In March this year in a rural hamlet 3 hours by train from New Delhi, the local edition of Hari Bhoomi carried an unusual piece of news: Central University of Haryana (CUH) at Mahendragarh, had filed a police complaint against a Facebook page.
The story was short on specifics, but an email to the university registrar, Ram Dutt, elicited a reply:
“Yes, University has filed a complaint against the CUH Media page (anonymously administered unlawfully using acronym of the University) to trace the identity of the page. As the University is Autonomous Body and has the right to continuous vigil to maintain the reputation of the University on the Internet World …”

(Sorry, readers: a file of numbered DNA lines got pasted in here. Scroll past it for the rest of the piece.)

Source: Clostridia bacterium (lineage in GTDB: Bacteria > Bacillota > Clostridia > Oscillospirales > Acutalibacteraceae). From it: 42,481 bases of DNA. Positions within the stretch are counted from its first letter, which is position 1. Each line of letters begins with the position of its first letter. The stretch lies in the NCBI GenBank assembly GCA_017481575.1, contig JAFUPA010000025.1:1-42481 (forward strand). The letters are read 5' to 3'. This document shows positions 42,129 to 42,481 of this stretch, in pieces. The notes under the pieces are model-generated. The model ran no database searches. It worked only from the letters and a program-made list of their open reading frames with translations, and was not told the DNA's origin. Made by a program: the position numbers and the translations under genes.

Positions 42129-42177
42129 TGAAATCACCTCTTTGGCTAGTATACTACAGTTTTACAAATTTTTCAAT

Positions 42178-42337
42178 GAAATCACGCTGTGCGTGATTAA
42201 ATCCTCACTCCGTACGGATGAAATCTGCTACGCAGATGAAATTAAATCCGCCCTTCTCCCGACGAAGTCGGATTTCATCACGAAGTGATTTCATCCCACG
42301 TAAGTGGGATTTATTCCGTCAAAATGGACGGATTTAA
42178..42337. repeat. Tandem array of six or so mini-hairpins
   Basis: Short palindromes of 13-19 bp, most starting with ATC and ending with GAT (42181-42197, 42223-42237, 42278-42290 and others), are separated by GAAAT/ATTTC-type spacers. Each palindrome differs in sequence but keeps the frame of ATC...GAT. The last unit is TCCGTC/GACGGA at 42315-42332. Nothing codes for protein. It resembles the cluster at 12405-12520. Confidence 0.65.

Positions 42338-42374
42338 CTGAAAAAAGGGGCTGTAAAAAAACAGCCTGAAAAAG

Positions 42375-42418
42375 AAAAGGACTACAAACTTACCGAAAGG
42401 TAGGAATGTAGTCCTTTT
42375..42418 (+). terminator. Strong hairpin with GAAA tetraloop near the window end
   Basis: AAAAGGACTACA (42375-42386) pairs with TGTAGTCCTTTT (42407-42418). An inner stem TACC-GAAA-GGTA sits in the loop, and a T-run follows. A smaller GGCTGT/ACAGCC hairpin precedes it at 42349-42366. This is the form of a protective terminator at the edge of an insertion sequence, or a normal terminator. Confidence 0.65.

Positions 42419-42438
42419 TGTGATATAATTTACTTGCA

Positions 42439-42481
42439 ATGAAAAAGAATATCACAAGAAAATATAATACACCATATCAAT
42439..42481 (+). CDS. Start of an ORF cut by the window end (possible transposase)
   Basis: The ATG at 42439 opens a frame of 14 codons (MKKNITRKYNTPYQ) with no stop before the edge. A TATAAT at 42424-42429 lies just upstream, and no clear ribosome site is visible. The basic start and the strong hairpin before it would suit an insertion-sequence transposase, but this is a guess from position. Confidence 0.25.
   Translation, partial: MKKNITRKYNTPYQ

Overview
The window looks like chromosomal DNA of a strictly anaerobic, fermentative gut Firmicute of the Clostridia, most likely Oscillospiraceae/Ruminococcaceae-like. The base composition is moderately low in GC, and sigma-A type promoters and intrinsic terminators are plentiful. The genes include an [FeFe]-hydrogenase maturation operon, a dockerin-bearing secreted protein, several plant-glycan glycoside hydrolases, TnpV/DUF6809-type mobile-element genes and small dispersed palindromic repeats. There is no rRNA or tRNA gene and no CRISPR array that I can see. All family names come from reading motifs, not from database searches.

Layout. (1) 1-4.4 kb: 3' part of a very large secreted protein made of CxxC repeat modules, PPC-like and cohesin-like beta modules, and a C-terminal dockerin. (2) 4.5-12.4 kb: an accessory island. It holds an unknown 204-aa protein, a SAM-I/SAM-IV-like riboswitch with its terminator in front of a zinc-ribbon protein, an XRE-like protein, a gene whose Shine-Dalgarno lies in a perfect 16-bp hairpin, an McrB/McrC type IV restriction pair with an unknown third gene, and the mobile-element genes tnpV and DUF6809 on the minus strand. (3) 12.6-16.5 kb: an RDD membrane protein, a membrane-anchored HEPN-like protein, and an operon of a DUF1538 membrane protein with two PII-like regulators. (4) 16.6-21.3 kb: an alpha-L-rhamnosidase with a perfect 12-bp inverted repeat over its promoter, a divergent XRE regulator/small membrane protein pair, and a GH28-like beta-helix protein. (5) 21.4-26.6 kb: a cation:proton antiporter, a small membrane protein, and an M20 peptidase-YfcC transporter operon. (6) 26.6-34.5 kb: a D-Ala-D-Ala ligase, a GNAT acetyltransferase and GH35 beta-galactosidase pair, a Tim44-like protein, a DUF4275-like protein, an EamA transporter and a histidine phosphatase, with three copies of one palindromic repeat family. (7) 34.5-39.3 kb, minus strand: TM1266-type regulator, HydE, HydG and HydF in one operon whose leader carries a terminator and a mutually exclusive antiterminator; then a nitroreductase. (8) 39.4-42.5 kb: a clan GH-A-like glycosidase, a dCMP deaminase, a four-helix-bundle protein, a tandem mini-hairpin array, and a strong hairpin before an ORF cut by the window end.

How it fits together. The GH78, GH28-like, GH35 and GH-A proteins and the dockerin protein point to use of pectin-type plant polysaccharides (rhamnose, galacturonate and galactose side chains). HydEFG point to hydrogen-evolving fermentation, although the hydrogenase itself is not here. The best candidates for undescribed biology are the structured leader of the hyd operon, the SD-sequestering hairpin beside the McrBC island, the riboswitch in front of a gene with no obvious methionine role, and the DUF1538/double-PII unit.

What was this page, “anonymously administered”, that had the administration so upset? Who were these students “unlawfully using the acronym of the university” to besmirch the university’s reputation “on the Internet World”?
At first glance, the CUH Media page was just like the millions of pages on Facebook visited by a small band of followers – at last count it had just 174 “Likes” – who trolled each other. But a closer look at the posts, the comments they attracted, and their ripples offline, since the page was started in September 2015, suggested the gradual emergence of a spiky student politics in one of India’s newest central universities. Read More